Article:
Utilize Anomaly Detection and Behavioral Analytics

Deploying advanced security tools that leverage anomaly detection and behavioral analytics can enhance threat detection capabilities. These tools monitor user behavior patterns, identify deviations from normal activity, and trigger immediate alerts for further investigation.

Implement Rate Limiting and CAPTCHA Systems

To combat the high volume of MFA prompts during an attack, organizations can enforce rate limiting mechanisms, restricting the number of authentication requests per unit of time. Additionally, implementing CAPTCHA systems can further safeguard against automated attacks by verifying if the request is coming from a human user not a bot.

Leverage AI-powered Threat Intelligence

Harnessing the power of AI and ML algorithms can aid in identifying patterns and anomalies associated with MFA bombing attacks. AI-driven threat intelligence platforms are capable of continuously analyzing vast amounts of data, proactively detecting potential threats and providing valuable insights to strengthen security defenses.

Consider Risk-Based Authentication

Risk-based authentication (RBA) is a method to send notifications or prompt the consumers to complete an additional step(s) to verify their identities when the authentication request is deemed malicious according to your organization’s security policy.

RBA allows users to log in using a username and password without presenting any additional authentication barrier while providing a security layer whenever a malicious attempt is made to access the system.

Risk-based authentication is a great security mechanism that helps overcome the challenges associated with MFA prompt bombing since it automatically detects the risks and unusual behavior from a particular account and restricts access.

Whenever an authentication request is deemed as a malicious attempt based on the risk factors defined for your application, risk-based authentication triggers one or more of the following actions according to your business requirements:

  • Email Notification – An email is sent to notify the user about the authentication request. If the user finds the authentication request malicious, they can inform the IT to take appropriate actions.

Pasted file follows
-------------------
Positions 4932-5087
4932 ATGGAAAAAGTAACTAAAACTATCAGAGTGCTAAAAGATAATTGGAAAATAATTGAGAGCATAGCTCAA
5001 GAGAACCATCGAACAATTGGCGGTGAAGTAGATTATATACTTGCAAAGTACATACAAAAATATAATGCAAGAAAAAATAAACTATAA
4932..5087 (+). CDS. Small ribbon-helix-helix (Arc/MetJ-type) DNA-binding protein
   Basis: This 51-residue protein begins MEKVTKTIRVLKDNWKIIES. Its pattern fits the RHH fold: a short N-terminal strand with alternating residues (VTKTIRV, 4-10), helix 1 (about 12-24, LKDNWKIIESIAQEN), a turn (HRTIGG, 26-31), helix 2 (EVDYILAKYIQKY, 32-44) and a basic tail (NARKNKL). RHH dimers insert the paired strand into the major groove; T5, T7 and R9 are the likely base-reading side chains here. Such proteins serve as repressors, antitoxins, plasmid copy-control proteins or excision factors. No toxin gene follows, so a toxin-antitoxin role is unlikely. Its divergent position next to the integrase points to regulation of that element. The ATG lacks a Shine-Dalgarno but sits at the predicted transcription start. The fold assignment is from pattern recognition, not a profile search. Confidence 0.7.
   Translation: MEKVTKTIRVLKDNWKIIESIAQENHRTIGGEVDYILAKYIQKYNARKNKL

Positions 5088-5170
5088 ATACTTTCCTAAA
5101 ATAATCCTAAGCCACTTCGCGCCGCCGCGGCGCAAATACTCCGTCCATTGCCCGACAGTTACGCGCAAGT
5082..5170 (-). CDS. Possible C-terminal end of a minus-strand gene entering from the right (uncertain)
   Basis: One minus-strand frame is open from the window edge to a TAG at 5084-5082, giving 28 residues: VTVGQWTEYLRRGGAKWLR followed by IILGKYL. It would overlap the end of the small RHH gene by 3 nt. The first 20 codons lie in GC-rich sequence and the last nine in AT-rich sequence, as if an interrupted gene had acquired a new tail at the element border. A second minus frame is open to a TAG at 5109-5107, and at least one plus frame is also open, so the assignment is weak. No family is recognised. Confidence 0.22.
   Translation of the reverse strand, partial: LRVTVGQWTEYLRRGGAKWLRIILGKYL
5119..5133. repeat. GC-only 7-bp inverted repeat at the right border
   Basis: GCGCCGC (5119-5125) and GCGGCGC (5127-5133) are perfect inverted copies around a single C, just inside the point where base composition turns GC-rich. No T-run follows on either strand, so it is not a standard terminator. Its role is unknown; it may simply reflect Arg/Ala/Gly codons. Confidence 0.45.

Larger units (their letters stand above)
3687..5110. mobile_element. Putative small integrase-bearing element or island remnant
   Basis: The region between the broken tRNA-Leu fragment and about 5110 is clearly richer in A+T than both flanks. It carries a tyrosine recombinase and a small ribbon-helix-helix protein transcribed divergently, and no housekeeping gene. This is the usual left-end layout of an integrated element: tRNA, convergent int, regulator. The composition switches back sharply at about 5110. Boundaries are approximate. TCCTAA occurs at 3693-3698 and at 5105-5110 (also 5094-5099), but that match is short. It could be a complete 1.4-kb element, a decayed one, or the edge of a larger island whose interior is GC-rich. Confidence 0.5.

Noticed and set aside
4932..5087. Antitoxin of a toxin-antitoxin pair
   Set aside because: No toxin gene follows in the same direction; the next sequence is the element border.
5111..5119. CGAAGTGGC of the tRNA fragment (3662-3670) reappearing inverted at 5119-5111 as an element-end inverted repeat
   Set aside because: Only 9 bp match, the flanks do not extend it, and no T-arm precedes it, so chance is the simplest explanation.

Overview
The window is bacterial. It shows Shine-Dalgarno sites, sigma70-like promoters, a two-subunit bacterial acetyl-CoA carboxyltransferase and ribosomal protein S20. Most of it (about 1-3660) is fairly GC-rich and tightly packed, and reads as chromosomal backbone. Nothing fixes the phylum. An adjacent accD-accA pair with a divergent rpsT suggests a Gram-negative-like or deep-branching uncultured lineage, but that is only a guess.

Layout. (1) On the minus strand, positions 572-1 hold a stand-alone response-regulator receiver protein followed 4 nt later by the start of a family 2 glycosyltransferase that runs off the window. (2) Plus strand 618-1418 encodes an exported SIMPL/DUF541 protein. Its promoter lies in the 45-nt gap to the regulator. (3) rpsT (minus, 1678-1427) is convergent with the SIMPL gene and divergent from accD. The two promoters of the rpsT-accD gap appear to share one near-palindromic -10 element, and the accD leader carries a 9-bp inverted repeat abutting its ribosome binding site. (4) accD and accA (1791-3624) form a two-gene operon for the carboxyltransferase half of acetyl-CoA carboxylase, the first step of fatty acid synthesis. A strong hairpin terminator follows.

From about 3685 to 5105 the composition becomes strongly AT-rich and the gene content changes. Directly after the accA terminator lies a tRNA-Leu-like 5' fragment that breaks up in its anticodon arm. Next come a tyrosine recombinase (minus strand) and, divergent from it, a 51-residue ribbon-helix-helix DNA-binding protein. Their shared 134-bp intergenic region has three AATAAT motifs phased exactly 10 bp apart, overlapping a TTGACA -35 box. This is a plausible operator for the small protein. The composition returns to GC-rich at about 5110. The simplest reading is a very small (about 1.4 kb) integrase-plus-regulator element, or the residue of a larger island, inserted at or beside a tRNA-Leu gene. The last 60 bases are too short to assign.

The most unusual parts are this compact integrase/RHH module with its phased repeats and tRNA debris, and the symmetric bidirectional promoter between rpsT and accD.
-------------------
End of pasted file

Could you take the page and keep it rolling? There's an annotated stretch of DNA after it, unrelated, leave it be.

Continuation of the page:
• SMS Notification – An SMS is sent to the user’s phone number to notify about the authentication request. It gives an advantage as the user checks the SMS more frequently than email, or the consumer might not have access to the email. If the user finds the authentication request malicious, they can inform the IT to take appropriate actions.
  • Blocking User Access – The account is blocked immediately for further login attempts once specific risk criteria have been met. The user needs to contact IT to unblock the access.
  • Security Questions – This forces the user to answer one or more security questions before authenticating the request.

Educate Users on Best Practices

User awareness is paramount in combating MFA bombing and other cybersecurity threats. Organizations should conduct regular training sessions, emphasizing the importance of strong passwords, recognizing phishing attempts, and reporting suspicious activities promptly. By empowering users with knowledge, they become the first line of defense against MFA bombing attacks.

Practical advices for end users

  • Never approve a login attempt that you did not initiate yourself.
  • Always check URLs before entering login details.
  • Use an MFA that requires a code to be entered rather than just a prompt-based MFA request. 
  • Change your password – If you are receiving MFA notifications from an unknown source it is most likely your password(s) have been stolen.


As cybercriminals continue to exploit vulnerabilities in authentication processes, MFA bombing poses a significant risk to organizations and their users. To protect against this evolving threat, it is crucial to consider implementing a multi-layered security strategy that combines adaptive authentication, user education, behavioral analytics, rate limiting, CAPTCHA systems, and even AI-powered threat intelligence. By staying vigilant and proactive, organizations can defend against MFA bombing attacks, ensuring the safety and trust of their users’ accounts and data.